What I found particularly interesting was the way that this kind of advocacy has turned Cohen and Ross into Internet celebrities:
On Twitter, Cohen, who is 28, and Ross, who is 38, are among the most followed of anyone working for the U.S. government, coming in third and fourth after Barack Obama and John McCain. This didn’t happen by chance. Their Twitter posts have become an integral part of a new State Department effort to bring diplomacy into the digital age, by using widely available technologies to reach out to citizens, companies and other nonstate actors. Ross and Cohen’s style of engagement — perhaps best described as a cross between social-networking culture and foreign-policy arcana — reflects the hybrid nature of this approach. Two of Cohen’s recent posts were, in order: “Guinea holds first free election since 1958” and “Yes, the season premier [sic] of Entourage is tonight, soooo excited!” This offhand mix of pop and politics has on occasion raised eyebrows and a few hackles (writing about a frappucino during a rare diplomatic mission to Syria; a trip with Ashton Kutcher to Russia in February), yet, together, Ross and Cohen have formed an unlikely and unprecedented team in the State Department. They are the public face of a cause with an important-sounding name: 21st-century statecraft....
One apparent paradox of 21st-century statecraft is that while new technologies have theoretically given a voice to the anonymous and formerly powerless (all you need is a camera phone to start a movement), they have also fashioned erstwhile faceless bureaucrats into public figures. Ross and Cohen have a kind of celebrity in their world — and celebrity in the Twitter age requires a surfeit of disclosure. Several senior members of the State Department with whom I spoke could not understand why anyone would want to read microdispatches from a trip to Twitter or, worse, from a State Department staff member’s child’s basketball game. But Secretary Clinton seemed neither troubled nor bewildered. “I think it’s to some extent pervasive now,” she told me in March. “It would be odd if the entire world were moving in that direction and the State Department were not.” Half of humanity is under 30, she reminded me. “Much of that world doesn’t really know as much as you might think about American values. One of the ways of breaking through is by having people who are doing the work of our government be human beings, be personalized, be relatable.”
I'm really not sure if network diplomacy will work, but these grafs highlight a looming problem even if it does work. Web 2.0 users succeed when they generate idiosyncratic, personalized content. Governments, on the other hand, are team operations, designed to harness different organizations into a common message. Ross and Cohen are clearly smart, talented people, but at some point they or someone like them in the government will commit an Octavia Nasr -- and what then?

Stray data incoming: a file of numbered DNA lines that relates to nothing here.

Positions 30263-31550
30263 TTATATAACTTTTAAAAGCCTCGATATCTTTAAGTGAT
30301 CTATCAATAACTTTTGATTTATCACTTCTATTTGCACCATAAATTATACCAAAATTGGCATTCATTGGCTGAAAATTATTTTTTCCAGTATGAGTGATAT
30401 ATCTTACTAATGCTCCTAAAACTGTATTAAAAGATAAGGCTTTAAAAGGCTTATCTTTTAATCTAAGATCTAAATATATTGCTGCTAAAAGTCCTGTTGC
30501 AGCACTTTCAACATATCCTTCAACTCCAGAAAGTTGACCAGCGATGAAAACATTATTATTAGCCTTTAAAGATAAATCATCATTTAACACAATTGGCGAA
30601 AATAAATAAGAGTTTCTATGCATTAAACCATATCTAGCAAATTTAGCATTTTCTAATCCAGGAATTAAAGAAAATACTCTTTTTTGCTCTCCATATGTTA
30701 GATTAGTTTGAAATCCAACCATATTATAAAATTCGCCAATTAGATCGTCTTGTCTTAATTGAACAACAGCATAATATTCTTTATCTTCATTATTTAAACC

Question to readers: is it possible for foreign policymakers to be good at Web 2.0 and good at traditional bureaucratese?
Justin Sullivan/Getty Images
Over at Reason, Ron Bailey offers an intriguing solution to one of these problems -- use the WTO as a crowbar to bring down the Great Firewall of China:
When China joined the World Trade Organization (WTO) in 2001 it agreed that foreign service companies would have the same access to markets in China as domestic companies do. Now the European Union and the U.S. Trade Representative office are considering an argument that the Great Firewall violates China’s obligations to permit free trade in services under its agreements with the WTO. Last year, in a working paper titled Protectionism Online: Internet Censorship and International Trade Law, the European Centre for International Political Economy (ECIPE) think tank argued that “WTO member states are legally obliged to permit an unrestricted supply of crossborder Internet services.”
Since 2007, the California First Amendment Coalition (CFAC) has been pushing the U.S. Trade Representative to file a case against China on the grounds that it has been violating its WTO obligations. CFAC argues that, among other violations, China discriminates against foreign suppliers of Internet services by blocking them at the border while allowing domestic suppliers to offer like services. In addition, China has violated its commitments not to introduce or apply non-tariff measures when it joined the WTO by blocking a number of imported products without explanation or justification. China has also not set up any administrative procedures through which foreign suppliers of online services could appeal the blocking of imported publications and content.